The other point I would make is on lags in publication. All of us share an intention to turn it round quicker. We are one month earlier than last year, but it would be really nice to get this out before the summer recess. Our ultimate target is to publish it within nine months of the end of the financial year. It is really important that we all keep up the pressure on Departments. The Comptroller and Auditor General may be able to correct me, but there is one Department-or possibly two-that has not published its accounts for last year. I think it is incumbent on all of us to keep up the pressure on producing accounts quickly and on improving financial management within Departments. The Treasury will do its bit, but a bit of accountability before the PAC goes much further than you probably realise. My experience from dealing with some of my colleagues is that they are far more frightened of you than they are of me.

Chair: Flattery will get you everywhere.

Sir Nicholas Macpherson: Sharon may want to add something on the detail.

Q2 Chair: Okay. That was almost an introductory statement, so maybe we will go to Sharon, because I noticed on your statement of internal control, on page 35, that you see your function to be far more about just ensuring that they are accurate and that you get Amyas off your back-that sort of thing-rather than focusing on that wealth of key information and on ensuring that Departments take this seriously. We are worried about that, because we think that you are too timid-we may not be timid-or that for some reason you are not seeing it as your job to say, "Look. This is what it says here. You have to reflect that both in how you plan for the future and in how you spend for the future."

Sharon White: I wanted to raise a slightly broader point, which complements this, because it is pretty accurate to say that we can make more progress in embedding this. It points to a wider issue about the Treasury spending team which, as you know, is the key set of people working within the Treasury who have that relationship with the Departments. We are increasingly trying to build the skills of the Treasury spending team so that it is much more focused on core spending control, implementation and spotting financial risk.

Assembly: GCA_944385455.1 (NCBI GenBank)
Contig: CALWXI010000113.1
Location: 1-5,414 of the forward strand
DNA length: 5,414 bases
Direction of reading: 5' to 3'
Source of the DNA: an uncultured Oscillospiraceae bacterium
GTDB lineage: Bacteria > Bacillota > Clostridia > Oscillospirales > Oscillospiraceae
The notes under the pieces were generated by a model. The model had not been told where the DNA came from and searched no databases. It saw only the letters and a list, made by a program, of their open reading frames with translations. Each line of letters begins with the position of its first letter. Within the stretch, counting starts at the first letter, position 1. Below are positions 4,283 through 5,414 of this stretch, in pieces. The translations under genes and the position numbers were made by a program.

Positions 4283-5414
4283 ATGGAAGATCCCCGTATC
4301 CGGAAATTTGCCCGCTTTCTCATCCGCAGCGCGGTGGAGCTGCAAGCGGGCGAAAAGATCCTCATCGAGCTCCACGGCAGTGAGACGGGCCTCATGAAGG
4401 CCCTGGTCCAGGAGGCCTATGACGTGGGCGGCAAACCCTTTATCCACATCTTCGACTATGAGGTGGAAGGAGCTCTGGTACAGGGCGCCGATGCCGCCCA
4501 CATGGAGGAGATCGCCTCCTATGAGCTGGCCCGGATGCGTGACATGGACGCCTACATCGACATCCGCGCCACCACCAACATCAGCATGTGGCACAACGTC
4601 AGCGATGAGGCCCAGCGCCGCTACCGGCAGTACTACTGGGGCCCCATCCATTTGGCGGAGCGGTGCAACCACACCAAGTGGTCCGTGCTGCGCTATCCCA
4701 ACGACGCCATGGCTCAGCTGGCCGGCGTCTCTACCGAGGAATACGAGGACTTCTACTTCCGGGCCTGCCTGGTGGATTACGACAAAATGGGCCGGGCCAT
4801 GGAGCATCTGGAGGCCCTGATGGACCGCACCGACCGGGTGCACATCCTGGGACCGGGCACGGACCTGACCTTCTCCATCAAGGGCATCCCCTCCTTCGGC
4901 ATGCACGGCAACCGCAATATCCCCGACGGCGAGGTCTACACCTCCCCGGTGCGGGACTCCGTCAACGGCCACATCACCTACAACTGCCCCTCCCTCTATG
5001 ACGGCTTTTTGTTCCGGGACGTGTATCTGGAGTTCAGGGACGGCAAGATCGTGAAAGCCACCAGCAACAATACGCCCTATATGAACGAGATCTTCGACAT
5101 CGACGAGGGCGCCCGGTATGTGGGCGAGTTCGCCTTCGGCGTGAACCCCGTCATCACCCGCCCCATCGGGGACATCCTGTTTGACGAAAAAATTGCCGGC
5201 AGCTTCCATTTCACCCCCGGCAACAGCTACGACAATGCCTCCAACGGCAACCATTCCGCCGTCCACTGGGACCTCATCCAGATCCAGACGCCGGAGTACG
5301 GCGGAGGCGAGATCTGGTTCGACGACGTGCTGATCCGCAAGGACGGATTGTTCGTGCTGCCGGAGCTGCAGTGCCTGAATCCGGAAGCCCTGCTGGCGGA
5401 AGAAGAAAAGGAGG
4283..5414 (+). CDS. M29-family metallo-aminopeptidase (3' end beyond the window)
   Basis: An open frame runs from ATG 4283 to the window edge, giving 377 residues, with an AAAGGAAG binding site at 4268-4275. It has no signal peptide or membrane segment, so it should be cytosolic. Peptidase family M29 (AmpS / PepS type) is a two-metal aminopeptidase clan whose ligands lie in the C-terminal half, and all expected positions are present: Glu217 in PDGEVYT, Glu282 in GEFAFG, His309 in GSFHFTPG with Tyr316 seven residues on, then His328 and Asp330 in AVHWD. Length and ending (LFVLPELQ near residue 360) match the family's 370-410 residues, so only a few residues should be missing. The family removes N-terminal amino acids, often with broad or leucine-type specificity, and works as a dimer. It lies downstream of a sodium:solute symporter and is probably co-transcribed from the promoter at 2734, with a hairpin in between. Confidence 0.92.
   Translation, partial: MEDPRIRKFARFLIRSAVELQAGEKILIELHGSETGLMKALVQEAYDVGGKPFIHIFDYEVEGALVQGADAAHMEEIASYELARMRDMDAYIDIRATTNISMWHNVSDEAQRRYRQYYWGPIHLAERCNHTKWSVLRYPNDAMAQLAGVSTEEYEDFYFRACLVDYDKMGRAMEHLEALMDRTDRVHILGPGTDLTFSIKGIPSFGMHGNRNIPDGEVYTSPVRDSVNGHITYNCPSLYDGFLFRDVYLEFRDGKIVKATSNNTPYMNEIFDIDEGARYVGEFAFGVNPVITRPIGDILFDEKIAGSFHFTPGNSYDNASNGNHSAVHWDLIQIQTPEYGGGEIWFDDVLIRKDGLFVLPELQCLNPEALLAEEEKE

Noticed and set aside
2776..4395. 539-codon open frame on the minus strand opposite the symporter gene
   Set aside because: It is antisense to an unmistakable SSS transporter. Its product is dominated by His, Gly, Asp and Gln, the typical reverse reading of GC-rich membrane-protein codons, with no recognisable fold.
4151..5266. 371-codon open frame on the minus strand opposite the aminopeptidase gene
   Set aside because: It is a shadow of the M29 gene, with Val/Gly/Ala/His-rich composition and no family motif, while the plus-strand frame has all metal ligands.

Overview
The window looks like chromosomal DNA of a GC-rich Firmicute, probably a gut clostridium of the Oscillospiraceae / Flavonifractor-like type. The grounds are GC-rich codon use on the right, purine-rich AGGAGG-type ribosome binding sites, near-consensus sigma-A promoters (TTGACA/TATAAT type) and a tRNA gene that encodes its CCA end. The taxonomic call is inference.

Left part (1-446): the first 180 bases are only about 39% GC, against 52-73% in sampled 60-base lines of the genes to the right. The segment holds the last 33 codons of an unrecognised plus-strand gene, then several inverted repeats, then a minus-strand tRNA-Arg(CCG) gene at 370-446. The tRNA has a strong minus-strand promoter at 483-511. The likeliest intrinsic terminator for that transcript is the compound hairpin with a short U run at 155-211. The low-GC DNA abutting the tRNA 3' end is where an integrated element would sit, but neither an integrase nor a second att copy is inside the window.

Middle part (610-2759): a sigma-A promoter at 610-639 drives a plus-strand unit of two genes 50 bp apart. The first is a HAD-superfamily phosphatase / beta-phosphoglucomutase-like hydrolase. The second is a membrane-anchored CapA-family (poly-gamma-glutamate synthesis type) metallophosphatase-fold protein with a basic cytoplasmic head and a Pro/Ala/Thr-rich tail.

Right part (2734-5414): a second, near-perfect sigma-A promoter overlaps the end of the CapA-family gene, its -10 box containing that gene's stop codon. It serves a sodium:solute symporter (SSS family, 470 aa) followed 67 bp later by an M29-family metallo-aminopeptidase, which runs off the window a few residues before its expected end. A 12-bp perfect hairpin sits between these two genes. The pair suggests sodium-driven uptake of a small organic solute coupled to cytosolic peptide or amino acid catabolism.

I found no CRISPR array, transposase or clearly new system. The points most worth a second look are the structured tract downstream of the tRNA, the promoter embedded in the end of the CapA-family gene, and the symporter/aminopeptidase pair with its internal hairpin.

It is no secret that if you went to a classic Treasury spending team five, six or seven years ago, you would find that they were very good at writing new policy papers and new strategies for the Departments that they were focused on. I think the whole of Government accounts is incredibly powerful because it gives ammunition to the spending team to say, "Look, if you are having that conversation with the permanent secretary or the accounting officer, it can be about not only how the Department of Health is living with its current spending review efficiency savings, but how it feels about the next five or 10 years of potential financial risk." This document starts to give you an indication about where you should be looking.

The WGA is beginning to give us increasingly more of the ammunition, which fits in very well with the changes that we are trying to effect in the Treasury. We want to get our teams much more focused on spotting and working with Departments on control of spending and financial risk. As Nick says, it is a challenge for us and the team to make sure that that information is more timely so that it is a nine-month lag between the end of the financial year and the production of the WGA, not two years. If you are a spending team reading this, you think, "Well, of course I know what has happened with public sector pensions, because we effected that big change in SR10 to make the switch from RPI to CPI," but, increasingly, this is going to be an incredibility powerful tool for us.